The $1.47 billion to widen Interstate 405 and help build a new Evergreen Point Floating Bridge was the showstopper provided by the Legislature's...
The $1.47 billion to widen Interstate 405 and help build a new Evergreen Point Floating Bridge was the showstopper provided by the Legislature’s recent curtain call. But the Eastside came away with millions more in gas-tax funding to improve packed roads from Bellevue to Bothell.
That money will help Issaquah build a transportation-management center to better steer traffic through its streets; help the University of Washington expand its Bothell campus with a new interchange on Highway 522; and fund passing lanes, safety research and studies on how to move freight more efficiently.
Here’s a sampling of what the Eastside will get out of the state’s new transportation package from gas-tax revenue:
• $13 million for a new interchange in 2006 on Highway 522 to connect commuter students to the UW-Bothell and Cascadia Community College campus in Bothell. Under an agreement with the city, the schools could not grow beyond the equivalent of 3,000 full-time students until they built a new route to campus.
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Carl Young, a Cascadia spokesman, said the funds, combined with other money from the state and the federal government, will enable the schools to expand and help meet the region’s growing demand for higher education.
• $1.5 million to help Issaquah build a traffic-management center, upgrade and synchronize the city’s traffic signals, place cameras at intersections to alert traffic engineers to accidents and other delays, and add electronic message signs to city streets to improve traffic flow in 2006.
• Two stretches of Highway 203 will get new passing shoulders and intersection improvements in 2009 to reduce the risk of collisions. A section in Duvall between 268th Avenue and Northeast Big Rock received $3.8 million; a section in Carnation around Tolt Hill Road Northeast will get $2 million.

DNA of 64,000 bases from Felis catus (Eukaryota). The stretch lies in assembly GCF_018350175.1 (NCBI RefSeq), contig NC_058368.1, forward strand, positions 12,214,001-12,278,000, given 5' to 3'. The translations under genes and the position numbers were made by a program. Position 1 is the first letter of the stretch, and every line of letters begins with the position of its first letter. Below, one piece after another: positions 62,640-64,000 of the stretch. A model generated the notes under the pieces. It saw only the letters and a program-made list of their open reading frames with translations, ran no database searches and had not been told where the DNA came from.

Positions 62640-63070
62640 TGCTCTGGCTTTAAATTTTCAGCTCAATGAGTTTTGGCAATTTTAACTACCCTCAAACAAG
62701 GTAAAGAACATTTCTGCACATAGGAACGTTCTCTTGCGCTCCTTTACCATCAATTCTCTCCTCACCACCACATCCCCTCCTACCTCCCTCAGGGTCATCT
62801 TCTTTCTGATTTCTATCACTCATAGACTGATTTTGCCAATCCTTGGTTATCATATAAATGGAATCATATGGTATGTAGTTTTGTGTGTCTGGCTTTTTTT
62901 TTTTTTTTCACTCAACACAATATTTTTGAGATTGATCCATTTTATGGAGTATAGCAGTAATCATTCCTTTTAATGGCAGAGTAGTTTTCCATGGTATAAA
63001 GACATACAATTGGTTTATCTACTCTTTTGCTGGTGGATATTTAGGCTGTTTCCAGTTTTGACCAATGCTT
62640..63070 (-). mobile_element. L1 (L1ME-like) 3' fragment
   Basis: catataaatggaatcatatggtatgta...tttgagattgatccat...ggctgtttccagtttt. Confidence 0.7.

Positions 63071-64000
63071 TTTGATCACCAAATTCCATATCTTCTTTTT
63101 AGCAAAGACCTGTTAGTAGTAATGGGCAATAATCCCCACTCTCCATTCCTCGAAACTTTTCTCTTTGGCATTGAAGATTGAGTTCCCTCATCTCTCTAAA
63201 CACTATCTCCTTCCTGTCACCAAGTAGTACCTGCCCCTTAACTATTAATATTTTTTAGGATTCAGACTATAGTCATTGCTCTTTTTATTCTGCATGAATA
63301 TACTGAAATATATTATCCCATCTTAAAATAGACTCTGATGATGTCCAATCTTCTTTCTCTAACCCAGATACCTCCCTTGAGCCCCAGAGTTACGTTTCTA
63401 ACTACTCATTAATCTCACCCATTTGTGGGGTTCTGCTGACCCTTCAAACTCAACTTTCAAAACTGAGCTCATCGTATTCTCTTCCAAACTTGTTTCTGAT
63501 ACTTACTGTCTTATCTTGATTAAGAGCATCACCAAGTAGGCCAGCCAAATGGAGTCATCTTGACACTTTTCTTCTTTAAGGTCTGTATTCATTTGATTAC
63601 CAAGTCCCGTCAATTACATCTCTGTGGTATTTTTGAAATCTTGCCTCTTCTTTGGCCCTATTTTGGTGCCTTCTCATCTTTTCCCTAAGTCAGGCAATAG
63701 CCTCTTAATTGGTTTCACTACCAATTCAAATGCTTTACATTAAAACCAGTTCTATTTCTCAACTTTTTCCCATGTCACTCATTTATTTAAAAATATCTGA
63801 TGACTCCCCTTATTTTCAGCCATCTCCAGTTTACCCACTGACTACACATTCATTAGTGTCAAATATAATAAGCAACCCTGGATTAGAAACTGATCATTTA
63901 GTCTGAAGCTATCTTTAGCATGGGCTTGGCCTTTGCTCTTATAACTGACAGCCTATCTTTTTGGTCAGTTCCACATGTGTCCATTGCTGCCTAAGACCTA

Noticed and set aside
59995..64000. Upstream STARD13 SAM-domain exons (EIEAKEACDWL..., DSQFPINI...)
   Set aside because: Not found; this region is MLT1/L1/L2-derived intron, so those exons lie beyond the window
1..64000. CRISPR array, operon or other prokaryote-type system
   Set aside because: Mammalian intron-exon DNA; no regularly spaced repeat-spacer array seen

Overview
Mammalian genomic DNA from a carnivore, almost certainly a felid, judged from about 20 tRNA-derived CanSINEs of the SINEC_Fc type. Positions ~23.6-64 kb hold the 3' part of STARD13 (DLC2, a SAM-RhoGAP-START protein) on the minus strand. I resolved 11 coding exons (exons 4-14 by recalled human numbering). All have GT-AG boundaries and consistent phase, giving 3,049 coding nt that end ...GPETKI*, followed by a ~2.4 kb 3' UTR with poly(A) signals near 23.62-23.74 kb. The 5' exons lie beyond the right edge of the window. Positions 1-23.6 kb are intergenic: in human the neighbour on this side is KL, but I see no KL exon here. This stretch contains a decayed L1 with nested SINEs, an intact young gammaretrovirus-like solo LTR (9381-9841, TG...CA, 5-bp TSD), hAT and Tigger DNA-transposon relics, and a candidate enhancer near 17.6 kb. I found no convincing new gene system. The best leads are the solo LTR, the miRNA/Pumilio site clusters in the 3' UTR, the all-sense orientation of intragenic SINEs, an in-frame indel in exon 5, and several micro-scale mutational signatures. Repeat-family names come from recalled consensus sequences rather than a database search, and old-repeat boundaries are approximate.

• $300,000 to install new cable guardrails in the Highway 522 median in 2007 to reduce head-on collisions between North Creek and Bear Creek.
• $2.5 million to widen Highway 202 in 2007 from Highway 522 to 127th Place Northeast to make truck movement more efficient.
• $500,000 to study Highway 202 from Sahalee Way to Duthie Hill Road for ways to improve safety and ease congestion.
“All of these investments that we’re making are important not just for our own personal mobility,” said state Rep. Fred Jarrett , R-Mercer Island. “They’re also important as far as being able to support trade and jobs and places for us to go during the commute to work.”
Starting in July, motorists will pay 3 cents more per gallon of gasoline — and 9.5 cents more per gallon over the next four years — to fund $8.5 billion of transportation work statewide, including wider highways, park-and-ride lots, seismic retrofits of ailing bridges, ferry-terminal repairs and new freeway interchanges.
The money comes with a string attached, however. The transportation plan calls for the central Puget Sound region to come up with its share of local money to complete projects such as I-405 and the 520 bridge by January 2007 or risk losing the money.
The Regional Transportation Investment District — consisting of King, Pierce and Snohomish counties — is expected to put a transportation package before voters in fall 2006.
Karen Gaudette: 206-515-5618 or firstname.lastname@example.org